YANGON, Myanmar — Welcomed by U.S. friend Thailand and greeted with rock-star status during a historic visit to Myanmar, President Barack Obama felt the love on much of his three-nation tour of Southeast Asia. The tour was overshadowed, though, by violence in the Middle East, and the verdict is still out on whether he achieved tangible results in a region that’s often felt neglected by Washington.
A “Pivot to Asia" was the central theme of Obama’s trip, a signal of the administration’s planned second-term emphasis on improved relations with countries that share the region with an increasingly assertive China. He returns to Washington early today.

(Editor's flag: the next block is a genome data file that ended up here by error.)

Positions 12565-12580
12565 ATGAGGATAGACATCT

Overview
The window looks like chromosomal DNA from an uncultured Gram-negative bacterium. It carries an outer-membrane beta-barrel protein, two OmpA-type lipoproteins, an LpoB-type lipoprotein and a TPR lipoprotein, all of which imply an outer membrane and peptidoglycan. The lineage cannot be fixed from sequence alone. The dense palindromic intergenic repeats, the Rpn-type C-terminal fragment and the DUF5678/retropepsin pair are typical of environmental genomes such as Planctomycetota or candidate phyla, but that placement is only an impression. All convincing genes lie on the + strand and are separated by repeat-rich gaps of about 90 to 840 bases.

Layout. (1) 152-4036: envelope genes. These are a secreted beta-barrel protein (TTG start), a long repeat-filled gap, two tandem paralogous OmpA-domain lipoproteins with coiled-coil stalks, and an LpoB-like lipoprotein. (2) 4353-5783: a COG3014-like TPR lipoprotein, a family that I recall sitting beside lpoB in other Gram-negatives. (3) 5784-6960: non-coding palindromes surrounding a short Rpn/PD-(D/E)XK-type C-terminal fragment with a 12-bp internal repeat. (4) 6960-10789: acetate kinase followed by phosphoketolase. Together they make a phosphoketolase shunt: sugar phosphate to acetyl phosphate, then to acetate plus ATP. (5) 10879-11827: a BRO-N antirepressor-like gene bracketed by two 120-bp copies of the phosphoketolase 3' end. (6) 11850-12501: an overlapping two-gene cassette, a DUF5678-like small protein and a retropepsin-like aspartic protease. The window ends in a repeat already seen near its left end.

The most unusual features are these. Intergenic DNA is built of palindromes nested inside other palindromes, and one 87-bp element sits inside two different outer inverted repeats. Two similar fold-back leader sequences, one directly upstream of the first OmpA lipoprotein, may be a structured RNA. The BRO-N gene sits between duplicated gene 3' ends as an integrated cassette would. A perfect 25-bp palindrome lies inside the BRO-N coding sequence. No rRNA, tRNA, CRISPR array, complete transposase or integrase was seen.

Yet as Obama and key administration officials tried to devote quality time and attention to Asia during their stops in Thailand, Myanmar and Cambodia — the latter two hosting a U.S. president for the first time — he found himself pivoting back to the Middle East and a violent confrontation between Israel and Palestinian militants in Gaza.
Obama on Tuesday dispatched Secretary of State Hillary Clinton from Asia directly to the Middle East.
“Having Clinton fly directly from Asia to the fires in the Middle East reminds Asia that the conflict in Gaza and Middle East strife in general is like a jealous lover, always calling the U.S. high-level political focus away from Asia," said Ernest Bower, of the Center for Strategic and International Studies in Washington.